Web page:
Appeal from the Circuit Court of Cook County. Honorable Thomas J. O'Brien, Judge Presiding.
Petition for Leave to Appeal Denied October 6, 1994.
The opinion of the court was delivered by: Greiman
JUSTICE GREIMAN delivered the opinion of the court:
Defendant Hart Schaffner & Marx (HSM) appeals the trial court's confirmation of the unanimous arbitration award in favor of plaintiff, Christian Dior, Inc. (Dior), totalling $1,215,000. On appeal, HSM asserts that the arbitrators exceeded their authority beyond the terms of the arbitration agreement and the Uniform Arbitration Act (710 ILCS 5/1 et seq. (West 1993)) (Arbitration Act), and committed gross mistakes of law and fact.
HSM and Dior entered a licensing agreement wherein Dior granted HSM the exclusive license in the United States to manufacture men's clothing bearing the "Christian Dior" and "Dior" trademarks until the year 2000 (License). When serious differences arose between the parties during the late 1980's, they entered into a settlement agreement (Agreement) which provided HSM's License would terminate on September 1, 1992 although the parties would announce the termination on March 1, 1992, after which time HSM would no longer be authorized to manufacture Dior goods.
The Agreement preserved certain provisions of the original License and also placed new obligations upon HSM. For example, HSM agreed to make royalty and advertising payments to Dior and allow Dior to conduct audits of its premises for distribution or other violations of the Agreement. Any dispute arising under the Agreement would be resolved according to the rules of the American Arbitration Association using party-selected arbitrators.
In February 1992 Dior's president, Philippe Vindry, prematurely announced HSM's license termination to the media. HSM responded by informing Dior and the media that it was no longer bound to the Agreement and filed a lawsuit against Vindry and Dior's new licensee, which was dismissed.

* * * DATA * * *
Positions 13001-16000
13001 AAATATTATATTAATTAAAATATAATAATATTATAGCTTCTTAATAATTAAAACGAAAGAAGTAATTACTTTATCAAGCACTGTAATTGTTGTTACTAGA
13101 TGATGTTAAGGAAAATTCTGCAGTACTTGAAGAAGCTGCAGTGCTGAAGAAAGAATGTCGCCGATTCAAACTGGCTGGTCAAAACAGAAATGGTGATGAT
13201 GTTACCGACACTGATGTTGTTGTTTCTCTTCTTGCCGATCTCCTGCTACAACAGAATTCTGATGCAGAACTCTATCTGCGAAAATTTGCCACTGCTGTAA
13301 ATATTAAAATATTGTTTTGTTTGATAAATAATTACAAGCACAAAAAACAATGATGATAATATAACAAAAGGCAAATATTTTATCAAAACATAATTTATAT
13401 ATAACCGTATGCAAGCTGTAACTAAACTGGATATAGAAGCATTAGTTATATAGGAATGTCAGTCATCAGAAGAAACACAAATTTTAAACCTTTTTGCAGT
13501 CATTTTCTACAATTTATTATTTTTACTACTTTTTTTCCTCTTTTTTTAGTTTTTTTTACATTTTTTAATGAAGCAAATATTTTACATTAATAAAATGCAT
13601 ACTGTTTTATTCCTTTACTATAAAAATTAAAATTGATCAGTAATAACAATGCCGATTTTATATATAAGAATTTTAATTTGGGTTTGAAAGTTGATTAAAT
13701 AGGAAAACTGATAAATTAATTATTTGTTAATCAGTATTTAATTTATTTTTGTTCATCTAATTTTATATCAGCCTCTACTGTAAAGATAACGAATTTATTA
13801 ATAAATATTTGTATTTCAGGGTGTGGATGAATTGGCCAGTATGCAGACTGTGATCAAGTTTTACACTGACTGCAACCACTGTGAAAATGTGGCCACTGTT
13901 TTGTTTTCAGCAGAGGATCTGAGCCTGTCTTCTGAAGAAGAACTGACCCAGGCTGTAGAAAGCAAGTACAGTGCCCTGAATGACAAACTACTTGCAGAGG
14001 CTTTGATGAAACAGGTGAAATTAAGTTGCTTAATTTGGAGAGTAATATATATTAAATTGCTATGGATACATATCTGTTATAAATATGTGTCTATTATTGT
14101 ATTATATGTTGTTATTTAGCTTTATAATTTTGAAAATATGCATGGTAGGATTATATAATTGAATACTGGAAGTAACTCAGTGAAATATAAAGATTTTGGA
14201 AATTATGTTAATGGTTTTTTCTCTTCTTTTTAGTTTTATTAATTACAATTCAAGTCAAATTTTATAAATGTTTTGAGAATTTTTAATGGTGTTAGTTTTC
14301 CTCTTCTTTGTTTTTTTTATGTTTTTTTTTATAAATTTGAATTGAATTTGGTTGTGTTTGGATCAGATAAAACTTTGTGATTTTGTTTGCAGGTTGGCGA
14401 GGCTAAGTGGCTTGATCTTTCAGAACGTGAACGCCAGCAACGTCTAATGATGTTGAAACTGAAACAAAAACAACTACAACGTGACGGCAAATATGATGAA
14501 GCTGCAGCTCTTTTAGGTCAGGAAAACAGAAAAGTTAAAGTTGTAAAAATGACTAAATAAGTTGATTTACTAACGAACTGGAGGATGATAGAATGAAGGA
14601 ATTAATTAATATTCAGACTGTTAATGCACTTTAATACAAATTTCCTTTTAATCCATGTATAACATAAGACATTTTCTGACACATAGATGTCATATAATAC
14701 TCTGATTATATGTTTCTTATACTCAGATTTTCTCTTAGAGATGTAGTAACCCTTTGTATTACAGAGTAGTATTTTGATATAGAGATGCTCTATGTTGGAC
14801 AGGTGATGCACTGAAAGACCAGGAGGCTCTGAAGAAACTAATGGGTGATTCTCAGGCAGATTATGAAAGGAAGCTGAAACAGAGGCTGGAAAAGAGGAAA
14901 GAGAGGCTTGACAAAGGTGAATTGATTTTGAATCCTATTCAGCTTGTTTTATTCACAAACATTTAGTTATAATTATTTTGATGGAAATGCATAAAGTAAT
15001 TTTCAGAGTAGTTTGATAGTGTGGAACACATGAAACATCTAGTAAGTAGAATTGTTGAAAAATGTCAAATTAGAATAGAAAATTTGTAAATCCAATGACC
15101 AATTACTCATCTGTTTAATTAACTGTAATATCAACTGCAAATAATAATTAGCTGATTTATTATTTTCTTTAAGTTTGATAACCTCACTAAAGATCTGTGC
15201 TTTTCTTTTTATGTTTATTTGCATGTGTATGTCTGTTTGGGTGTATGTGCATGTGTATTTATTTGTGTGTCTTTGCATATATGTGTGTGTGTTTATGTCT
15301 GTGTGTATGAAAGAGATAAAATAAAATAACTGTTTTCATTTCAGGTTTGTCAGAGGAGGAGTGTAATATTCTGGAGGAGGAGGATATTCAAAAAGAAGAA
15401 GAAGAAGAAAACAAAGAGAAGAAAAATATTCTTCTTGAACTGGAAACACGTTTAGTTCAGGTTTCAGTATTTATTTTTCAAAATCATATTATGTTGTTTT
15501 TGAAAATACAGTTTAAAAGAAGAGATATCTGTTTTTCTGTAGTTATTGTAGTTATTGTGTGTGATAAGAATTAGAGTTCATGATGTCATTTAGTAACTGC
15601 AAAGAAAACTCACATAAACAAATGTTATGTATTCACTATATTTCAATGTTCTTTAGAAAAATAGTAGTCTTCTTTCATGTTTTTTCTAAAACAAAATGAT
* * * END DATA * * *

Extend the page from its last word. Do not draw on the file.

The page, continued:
Dior then filed a demand for arbitration as provided in the Agreement, requesting a declaration that the Agreement remained in effect with regard to HSM's royalty and advertising payments and audit obligations. Dior also sought damages for violations of the Agreement resulting from HSM's misconduct in seeking to avoid arbitration by bringing suit against Vindry instead of the company. Finally, Dior asked for a specific finding that it was not responsible for cancellations and returned goods from retailers arising from the premature license termination announcement.
HSM contested arbitration on grounds that no dispute existed between the parties. When the arbitration panel reached the opposite Conclusion, HSM sought from the trial court an emergency temporary restraining order to enjoin arbitration, which was denied.
HSM then requested postponement of the hearings originally scheduled for mid-October 1992 to accommodate the relocation of its attorney's office. HSM asked for, and was granted, a continuance until early November. A few days before the hearing, HSM requested another postponement. The panel again complied, postponing the hearing by one week to begin Sunday, November 8, 1992. HSM immediately demanded another postponement to accommodate its attorney who would begin a jury trial shortly after arbitration; the panel refused.
The panel directed the parties to exchange witness and exhibit lists in preparation for the hearing. Dior alleged that HSM failed to produce documents during discovery and obstructed its efforts to obtain documents from third-parties, and that HSM improperly withheld its lists until immediately before arbitration.
Four days before arbitration, Dior amended its "Demand for Arbitration" as a result of newly discovered distribution violations by HSM. HSM challenged the panel's decision to allow the amendment on grounds that it lacked sufficient time to respond to Dior's allegations.
During the morning of the first day of arbitration, HSM demanded that the panel issue a subpoena for Vindry even though HSM had failed to list him as a witness or previously require his presence. The panel refused this demand since Vindry lived in France and, with the time difference, it was almost midnight Friday there and too late to contact Vindry before the start of the weekend much less arrange for his appearance in the next two days.
On December 2, 1992, the arbitrators issued a unanimous award which declared the Agreement in "full force and effect" to bar HSM from continuing to manufacture Dior clothing, and granted Dior $1.2 million in damages as well as $15,000 for attorney fees for Vindry's defense in the original lawsuit. The panel failed to hold Dior responsible for HSM's cancelled orders and returned goods allegedly caused by the premature announcement except in one circumstance for which the panel issued HSM a royalty adjustment. The panel also rejected Dior's request for $2.5 million in ...